This is simply a Clove Hitch on the belay loop. It could be quite effective to use instead of a belay plate if you can only use one hand because it doesn't require you to hold either side of the rope - it simply tightens and locks up in the event of a fall.
The biner is placed where it is to make it easier to loosen the rope with one hand in-case it locks up. Once slightly loosened, you can simply pull the loop (coming from the tail side of the clove) through, and feed it back out to the leader. The reverse is also true if top-roping or using a redirected belay.
Having tried this method in the past, I will attest to it being secure; even if a leader falls with slack in one of the loops of the clove, it will lock up appropriately.
That said, if you ever need to use this method, I would highly recommend a 3 motion locking biner, or one that doesn't just twist lock. The issue with slack in the clove is the potential for the rope to run along the gate or spine when loaded, possibly cross-loading the biner or unlocking the gate entirely (depending on orientation) and ending up like so:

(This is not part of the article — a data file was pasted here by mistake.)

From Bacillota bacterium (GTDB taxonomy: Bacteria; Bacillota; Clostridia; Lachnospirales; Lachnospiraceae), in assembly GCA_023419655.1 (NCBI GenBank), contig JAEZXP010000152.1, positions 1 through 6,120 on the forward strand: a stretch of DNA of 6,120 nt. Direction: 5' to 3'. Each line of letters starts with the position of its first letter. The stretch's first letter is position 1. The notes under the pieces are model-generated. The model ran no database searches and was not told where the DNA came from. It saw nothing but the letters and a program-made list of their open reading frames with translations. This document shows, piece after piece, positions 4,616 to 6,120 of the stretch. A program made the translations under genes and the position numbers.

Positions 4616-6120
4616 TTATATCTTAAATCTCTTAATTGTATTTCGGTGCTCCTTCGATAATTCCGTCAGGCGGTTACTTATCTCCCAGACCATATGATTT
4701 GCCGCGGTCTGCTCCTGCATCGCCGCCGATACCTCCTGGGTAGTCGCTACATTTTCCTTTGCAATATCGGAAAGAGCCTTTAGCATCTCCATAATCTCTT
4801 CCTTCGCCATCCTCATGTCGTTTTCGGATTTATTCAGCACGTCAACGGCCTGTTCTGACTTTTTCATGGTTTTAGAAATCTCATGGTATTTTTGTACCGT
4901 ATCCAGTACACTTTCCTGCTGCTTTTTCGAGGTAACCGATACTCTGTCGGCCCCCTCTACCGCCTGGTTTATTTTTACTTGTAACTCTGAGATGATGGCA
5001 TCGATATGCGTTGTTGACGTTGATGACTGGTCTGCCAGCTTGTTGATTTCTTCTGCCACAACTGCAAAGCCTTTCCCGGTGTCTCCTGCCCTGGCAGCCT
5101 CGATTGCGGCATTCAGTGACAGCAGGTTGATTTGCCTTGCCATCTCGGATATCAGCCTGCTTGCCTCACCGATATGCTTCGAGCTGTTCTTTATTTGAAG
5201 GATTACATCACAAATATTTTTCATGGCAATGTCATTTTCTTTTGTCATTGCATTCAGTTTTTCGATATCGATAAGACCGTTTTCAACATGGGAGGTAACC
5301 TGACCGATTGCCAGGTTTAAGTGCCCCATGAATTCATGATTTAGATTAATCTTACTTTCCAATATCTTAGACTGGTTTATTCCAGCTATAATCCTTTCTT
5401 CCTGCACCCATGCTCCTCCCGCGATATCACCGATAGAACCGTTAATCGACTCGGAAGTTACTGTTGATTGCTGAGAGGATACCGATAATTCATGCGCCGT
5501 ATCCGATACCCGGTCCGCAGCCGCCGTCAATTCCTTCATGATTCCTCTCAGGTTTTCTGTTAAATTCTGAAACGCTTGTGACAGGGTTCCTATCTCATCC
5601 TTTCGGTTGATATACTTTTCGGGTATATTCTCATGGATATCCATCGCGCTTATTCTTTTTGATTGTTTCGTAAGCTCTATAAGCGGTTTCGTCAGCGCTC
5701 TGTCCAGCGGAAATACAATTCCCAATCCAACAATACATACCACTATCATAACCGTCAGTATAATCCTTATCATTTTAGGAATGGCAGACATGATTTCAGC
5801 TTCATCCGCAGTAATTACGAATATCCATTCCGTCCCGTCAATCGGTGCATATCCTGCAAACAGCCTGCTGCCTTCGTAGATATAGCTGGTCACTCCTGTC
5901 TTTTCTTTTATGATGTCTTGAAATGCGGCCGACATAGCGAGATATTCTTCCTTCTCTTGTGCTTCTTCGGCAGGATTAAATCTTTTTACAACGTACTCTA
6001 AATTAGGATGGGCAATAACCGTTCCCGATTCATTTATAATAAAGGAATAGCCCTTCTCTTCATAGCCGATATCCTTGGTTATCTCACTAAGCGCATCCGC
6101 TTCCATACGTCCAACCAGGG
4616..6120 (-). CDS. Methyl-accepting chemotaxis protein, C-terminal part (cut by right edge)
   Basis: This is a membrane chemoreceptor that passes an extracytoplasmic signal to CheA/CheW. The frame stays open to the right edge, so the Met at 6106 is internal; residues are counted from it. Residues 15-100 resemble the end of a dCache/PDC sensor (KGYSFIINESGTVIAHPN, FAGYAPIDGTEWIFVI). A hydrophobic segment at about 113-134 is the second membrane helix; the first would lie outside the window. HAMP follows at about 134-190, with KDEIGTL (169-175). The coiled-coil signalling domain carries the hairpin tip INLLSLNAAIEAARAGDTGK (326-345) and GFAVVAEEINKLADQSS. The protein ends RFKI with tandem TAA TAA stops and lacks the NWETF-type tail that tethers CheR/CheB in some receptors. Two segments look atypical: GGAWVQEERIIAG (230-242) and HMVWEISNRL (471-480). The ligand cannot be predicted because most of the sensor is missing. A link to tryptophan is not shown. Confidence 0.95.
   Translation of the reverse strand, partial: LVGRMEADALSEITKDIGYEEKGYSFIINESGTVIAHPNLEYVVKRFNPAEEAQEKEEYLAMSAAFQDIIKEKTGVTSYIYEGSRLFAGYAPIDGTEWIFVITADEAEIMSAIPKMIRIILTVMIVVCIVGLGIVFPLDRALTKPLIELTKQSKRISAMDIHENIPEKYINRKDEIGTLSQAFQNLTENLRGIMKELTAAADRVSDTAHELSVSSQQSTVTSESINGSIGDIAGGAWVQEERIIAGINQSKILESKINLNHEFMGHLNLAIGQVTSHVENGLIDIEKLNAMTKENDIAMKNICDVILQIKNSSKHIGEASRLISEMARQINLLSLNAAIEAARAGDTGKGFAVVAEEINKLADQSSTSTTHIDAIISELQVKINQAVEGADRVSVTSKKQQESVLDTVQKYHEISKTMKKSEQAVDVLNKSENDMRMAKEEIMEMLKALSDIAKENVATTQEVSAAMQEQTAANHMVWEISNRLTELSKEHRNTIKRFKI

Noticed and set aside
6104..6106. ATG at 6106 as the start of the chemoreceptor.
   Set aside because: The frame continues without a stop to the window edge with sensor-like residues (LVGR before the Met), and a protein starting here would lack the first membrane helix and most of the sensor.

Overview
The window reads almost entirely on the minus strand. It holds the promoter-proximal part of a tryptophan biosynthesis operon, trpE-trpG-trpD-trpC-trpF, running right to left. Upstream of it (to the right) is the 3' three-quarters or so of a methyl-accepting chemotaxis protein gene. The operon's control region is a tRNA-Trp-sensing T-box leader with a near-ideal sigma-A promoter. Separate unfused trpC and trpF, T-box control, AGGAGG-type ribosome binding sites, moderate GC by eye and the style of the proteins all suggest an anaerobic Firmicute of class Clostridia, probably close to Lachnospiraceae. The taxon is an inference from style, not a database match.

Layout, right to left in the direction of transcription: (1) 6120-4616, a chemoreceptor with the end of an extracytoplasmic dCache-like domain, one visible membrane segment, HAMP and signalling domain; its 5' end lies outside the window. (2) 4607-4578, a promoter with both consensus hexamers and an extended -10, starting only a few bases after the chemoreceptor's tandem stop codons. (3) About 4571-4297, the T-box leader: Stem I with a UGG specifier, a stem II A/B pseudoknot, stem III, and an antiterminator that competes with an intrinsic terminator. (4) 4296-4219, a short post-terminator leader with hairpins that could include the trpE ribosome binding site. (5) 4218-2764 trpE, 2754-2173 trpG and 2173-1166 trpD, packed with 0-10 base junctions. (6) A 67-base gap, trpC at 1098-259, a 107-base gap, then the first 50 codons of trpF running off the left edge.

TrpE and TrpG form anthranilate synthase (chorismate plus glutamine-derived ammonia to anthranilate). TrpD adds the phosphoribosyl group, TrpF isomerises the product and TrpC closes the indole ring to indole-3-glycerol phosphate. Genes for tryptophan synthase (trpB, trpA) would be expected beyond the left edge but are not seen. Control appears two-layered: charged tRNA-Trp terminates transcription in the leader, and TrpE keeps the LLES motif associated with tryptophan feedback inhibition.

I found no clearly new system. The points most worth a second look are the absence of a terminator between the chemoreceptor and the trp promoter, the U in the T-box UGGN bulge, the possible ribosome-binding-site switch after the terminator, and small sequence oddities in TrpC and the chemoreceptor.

It's not very fluid either, and you'll likely find it very difficult to keep up with your climber.
In this scenario, (needing to belay with a broken hand), there is also an auto-locking munter hitch variation, which I actually think is a lot more appropriate. I have seen it set up incorrectly a number of times though, so if in doubt, clove it out.
The munter hitch method places a biner on the load side of the rope, and prevents the hitch from flipping around, thus making it auto-locking. Climbing.com has a good write-up on that method here: http://www.climbing.com/skill/munter-magic/